Appointing a "neutral" World Anti-Doping Agency (WADA) President separate to sport or international Governments has been hailed as a key "resolution" following today's Association of National Olympic Committees (ANOC) General Assembly here.
It came at the end of an action-packed day in which delegates from ANOC President Sheikh Ahmad Al-Fahad Al-Sabah downwards fiercely attacked WADA and its head Sir Craig Reedie following his presentation on their activities.
In what appeared a deliberately calculated succession of blows designed to undermine his leadership, Sir Craig was criticised for a catalogue of alleged failures, including the timing of WADA's decision to suspend the accreditation of the Doha Laboratory on the eve of the General Assembly here on Monday (November 14).
"ANOC remains committed to the reform process as outlined during the Olympic Summit and it stands ready to support this process in any way it can," a declaration from the organisation representing 205 National Olympic Committees approved at the end of the meeting outlined.
This applied in particular to three aspects, it said, including "independent testing and sanctioning authorities" and a "separation of power with regard to sanctioning, that means sanctions to be imposed independently from WADA".
But it was the third point which was the most interesting.
This related to "discussions between Olympic Movement and Governments about a more transparent governance model for WADA including the joint appointment of a neutral WADA President".
It was claimed afterwards that this idea was raised at the Olympic Summit held in Lausanne on October 8.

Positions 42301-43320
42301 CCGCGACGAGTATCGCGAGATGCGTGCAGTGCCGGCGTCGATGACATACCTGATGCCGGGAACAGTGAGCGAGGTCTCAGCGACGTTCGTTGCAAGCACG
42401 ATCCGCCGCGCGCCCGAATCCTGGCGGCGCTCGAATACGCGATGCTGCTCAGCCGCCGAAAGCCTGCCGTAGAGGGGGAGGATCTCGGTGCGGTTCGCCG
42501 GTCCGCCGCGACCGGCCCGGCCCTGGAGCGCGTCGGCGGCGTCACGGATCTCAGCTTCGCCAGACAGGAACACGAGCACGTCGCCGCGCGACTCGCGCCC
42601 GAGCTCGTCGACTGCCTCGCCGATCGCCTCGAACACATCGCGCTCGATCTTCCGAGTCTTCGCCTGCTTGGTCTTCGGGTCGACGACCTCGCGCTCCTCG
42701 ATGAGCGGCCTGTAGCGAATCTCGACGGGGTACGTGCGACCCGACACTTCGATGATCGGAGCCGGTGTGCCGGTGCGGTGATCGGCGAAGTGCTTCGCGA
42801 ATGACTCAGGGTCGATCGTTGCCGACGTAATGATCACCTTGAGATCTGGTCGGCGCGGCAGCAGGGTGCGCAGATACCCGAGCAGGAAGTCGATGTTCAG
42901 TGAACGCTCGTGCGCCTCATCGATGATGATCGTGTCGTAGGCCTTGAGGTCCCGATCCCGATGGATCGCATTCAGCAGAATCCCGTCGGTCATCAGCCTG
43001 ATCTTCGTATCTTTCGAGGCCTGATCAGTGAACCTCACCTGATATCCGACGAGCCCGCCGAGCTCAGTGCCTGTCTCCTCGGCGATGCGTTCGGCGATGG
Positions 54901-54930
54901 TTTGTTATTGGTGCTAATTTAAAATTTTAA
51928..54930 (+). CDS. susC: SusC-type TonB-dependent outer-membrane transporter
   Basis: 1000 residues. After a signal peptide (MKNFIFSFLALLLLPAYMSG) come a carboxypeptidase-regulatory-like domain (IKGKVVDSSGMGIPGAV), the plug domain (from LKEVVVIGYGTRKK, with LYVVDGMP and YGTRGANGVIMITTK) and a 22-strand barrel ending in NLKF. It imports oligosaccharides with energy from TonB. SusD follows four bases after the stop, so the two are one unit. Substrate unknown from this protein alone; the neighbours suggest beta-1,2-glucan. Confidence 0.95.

This was not mentioned in the declaration published afterwards, however, and insidethegames has been assured by several leading figures present that it was not mentioned there.
It was, however, proposed at last week's IOC Executive Board meeting in Lausanne at the same session Sir Craig was publicly backed to serve three more years in the position.
It appears that support for the Briton - who only stepped down from his IOC vice-president position in August - has decreased since then.
It is not clear when an independent President would assume leadership of WADA.
"This is a good transparent idea to have a shared President not connect with either side," said ANOC secretary general and IOC Executive Board member Gunilla Lindberg after the meeting.
"It's a discussion that is going on."
She did not take the opportunity to reassure Sir Craig it would not happen until after he has completed another three-year term.
"When it will happen, nobody knows," she added.
When asked if someone from the United Nations could be proposed, the Swede added: "That is a good proposal, maybe."
She claimed there had been no discussions about this with Governmental figures.
Current WADA rules stipulate that the Presidency shifts on a rotating basis between sport and institutions.
This means that Sir Craig's successor would under this system come from outside the Olympic Movement, probably a Government representative.